What is a 'Minimum Payment'

A minimum payment is the smallest amount of a credit card bill that a credit card holder must pay each billing cycle to avoid paying penalties. The minimum payment is usually based on one of three things: 1) a flat minimum dollar amount, such as $35, 2) a small percentage of the new balance, such as 2 percent, or 3) the interest charges and late fee plus a flat dollar amount, such as $20. However, if the statement balance is smaller than the lowest of these calculations, for example if the balance is $12, then the minimum payment will be the same as the balance.

BREAKING DOWN 'Minimum Payment'

The minimum payment is important because it affects how the credit card payments are applied to the balance. Any payment a cardholder sends in will usually be applied to their minimum payment first, and then to either balances with higher annual percentage rates (APRs) first or to balances with lower APRs first. It depends on the terms that the cardholder agreed to when they first applied for the card, which can also be found in the card’s terms and conditions.

It is important for a cardholder to read the credit card’s terms and conditions, sometimes called the cardmember agreement, cardholder agreement or something similar, to see how the card issuer calculates the minimum payment for the card. A cardholder is not required to pay more than the minimum payment, but any portion of the balance that is unpaid will accrue interest unless they have qualified for a zero-percent APR offer. Also, if a cardholder doesn’t make the minimum payment by the due date, they will usually be charged a late fee.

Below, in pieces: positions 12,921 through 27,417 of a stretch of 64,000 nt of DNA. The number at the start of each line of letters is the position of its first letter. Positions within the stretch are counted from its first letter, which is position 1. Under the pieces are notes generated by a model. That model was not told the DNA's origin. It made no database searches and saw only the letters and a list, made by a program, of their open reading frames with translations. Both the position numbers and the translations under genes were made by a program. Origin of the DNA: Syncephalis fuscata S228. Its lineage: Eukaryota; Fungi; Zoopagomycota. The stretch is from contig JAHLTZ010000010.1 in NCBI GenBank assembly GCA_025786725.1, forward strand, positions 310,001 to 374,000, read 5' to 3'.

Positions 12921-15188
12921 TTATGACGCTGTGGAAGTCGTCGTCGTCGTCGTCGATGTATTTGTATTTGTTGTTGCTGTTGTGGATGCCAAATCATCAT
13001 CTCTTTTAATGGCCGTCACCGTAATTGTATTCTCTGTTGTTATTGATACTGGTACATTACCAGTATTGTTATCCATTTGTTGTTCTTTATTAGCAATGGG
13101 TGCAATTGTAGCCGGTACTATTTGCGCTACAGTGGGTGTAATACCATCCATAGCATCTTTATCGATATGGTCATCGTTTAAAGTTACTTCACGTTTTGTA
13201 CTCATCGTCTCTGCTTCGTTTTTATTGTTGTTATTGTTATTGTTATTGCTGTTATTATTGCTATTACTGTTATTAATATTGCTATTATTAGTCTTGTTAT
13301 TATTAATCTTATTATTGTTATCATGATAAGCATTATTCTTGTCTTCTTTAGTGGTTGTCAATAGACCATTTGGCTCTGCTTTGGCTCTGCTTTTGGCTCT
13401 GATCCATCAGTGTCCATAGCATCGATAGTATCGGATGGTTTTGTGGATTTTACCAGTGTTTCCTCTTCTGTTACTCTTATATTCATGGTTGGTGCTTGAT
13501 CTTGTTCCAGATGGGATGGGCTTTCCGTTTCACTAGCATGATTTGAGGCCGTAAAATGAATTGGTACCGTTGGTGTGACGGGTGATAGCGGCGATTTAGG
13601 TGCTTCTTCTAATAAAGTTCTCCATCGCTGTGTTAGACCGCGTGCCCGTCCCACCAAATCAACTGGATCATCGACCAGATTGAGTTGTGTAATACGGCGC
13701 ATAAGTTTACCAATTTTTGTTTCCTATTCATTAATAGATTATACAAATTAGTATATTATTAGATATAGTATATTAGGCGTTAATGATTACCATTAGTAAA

Why Not to Pay Only the Minimum Payment

Making only the minimum payment on a credit card is a good way to stay in debt long term and spend lots of money on interest. For example, if a credit card balance is $5,000, the interest rate is 18 percent, and the minimum payment is $100, making only the minimum payment means it will take 472 months, or more than 39 years, to pay off the balance. What’s more, that cardholder will pay almost $14,000 in interest. However, if that cardholder commits to putting $500 a month toward their $5,000 balance, they will pay it off in just 11 months and spend about $460 on interest. The best options, of course, are to pay the balance in full and on time each month or to not use a credit card at all and avoid going into debt altogether.

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  2. Cardholder Agreement

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  3. Credit Card Balance

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  4. Credit Card

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